I came across this Firesheep article while I reading Crypto-Gram published on 15th July 2011 and thought that this was really interesting. The point to highlight in this article here is not the “Firesheep” tool per se, but the authors’ observations when he took his Firesheep for a walk at Starbucks.
Note: this article was published some time back, on December 16, 2010. Hopefully people have grown a lot wiser today.
“Less than one minute later, there were five or six identities sitting in the sidebar. Three of them were from Facebook. …
Half an hour later, I’d collected somewhere between 20 and 40 identities. Since Facebook was by far the most prevalent (and contains more personal information than Twitter), I decided to send the users messages from their own accounts to warn them of their exposure. I drafted a friendly, generic message that stated the location of the Starbucks, what the vulnerability was, and how to avoid it. I sent messages to around 20 people.
I cleared the Firesheep sidebar, took off my headphones, and waited. …
I drafted a very short message (perhaps the first was too long?) and sent it to the four, once again from their own accounts: Really wasn’t kidding about the insecurity thing. I won’t send another message after this — it’s up to you to take your security seriously. You’re at the [XYZ Street] Starbucks on an insecure connection, and absolutely anyone here can access your account with the right (free) tool.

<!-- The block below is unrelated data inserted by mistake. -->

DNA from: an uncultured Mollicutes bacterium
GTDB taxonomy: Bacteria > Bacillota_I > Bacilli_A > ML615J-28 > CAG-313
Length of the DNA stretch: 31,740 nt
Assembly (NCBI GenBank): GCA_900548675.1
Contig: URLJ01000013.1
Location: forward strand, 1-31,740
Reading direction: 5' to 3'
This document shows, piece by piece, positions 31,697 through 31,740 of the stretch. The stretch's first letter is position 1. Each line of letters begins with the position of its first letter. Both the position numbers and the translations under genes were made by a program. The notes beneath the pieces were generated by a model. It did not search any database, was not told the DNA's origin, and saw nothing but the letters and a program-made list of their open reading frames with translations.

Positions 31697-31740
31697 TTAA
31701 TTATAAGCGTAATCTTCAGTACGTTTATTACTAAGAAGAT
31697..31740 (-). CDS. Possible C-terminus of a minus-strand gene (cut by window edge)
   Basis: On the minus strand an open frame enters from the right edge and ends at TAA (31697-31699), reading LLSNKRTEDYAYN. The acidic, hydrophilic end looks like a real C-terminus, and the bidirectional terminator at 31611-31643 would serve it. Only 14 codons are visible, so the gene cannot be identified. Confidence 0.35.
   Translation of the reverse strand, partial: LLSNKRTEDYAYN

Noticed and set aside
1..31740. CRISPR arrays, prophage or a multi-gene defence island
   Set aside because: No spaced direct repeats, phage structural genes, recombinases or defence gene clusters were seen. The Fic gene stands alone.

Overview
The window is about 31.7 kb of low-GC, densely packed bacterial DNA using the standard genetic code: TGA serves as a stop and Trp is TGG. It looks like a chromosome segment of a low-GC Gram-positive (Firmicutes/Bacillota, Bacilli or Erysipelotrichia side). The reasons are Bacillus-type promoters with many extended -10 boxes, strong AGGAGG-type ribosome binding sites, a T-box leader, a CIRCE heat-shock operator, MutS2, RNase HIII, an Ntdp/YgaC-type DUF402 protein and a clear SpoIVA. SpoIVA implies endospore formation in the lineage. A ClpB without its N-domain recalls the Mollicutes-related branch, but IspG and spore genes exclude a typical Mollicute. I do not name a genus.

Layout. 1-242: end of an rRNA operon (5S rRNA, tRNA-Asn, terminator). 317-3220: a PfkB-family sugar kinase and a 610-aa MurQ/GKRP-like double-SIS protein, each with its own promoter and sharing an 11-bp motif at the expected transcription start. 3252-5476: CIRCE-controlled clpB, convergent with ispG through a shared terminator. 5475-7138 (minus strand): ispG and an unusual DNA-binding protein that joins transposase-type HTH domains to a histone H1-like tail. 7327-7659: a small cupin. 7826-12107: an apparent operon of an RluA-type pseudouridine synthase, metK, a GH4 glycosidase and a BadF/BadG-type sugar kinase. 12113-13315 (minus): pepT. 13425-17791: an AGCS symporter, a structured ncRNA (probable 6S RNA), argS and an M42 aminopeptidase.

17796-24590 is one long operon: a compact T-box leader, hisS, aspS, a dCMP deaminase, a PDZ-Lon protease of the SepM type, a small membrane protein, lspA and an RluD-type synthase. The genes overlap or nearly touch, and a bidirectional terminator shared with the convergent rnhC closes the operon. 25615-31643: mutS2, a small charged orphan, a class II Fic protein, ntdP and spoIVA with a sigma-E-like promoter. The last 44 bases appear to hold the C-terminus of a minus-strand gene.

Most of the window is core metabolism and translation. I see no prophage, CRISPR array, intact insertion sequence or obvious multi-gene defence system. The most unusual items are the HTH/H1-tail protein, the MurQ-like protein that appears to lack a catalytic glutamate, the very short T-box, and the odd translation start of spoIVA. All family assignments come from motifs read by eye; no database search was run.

Twenty minutes passed, and all four were still actively using Facebook.
On my way home, I considered what the experience meant about our society. No matter how many security measures we provide to the world, there will always be people who leave the door open, even after they’ve had an intruder. The weakest link in security has been, and always will be, the user’s judgment.
Excerpted from: End of Privacy | Herding Firesheep in Starbucks
P.S. In-case you are wondering what is the Singapore’s equivalent of unsecured Wi-Fi hotspots at Starbucks or Kopitiam – It’s Wireless@SG.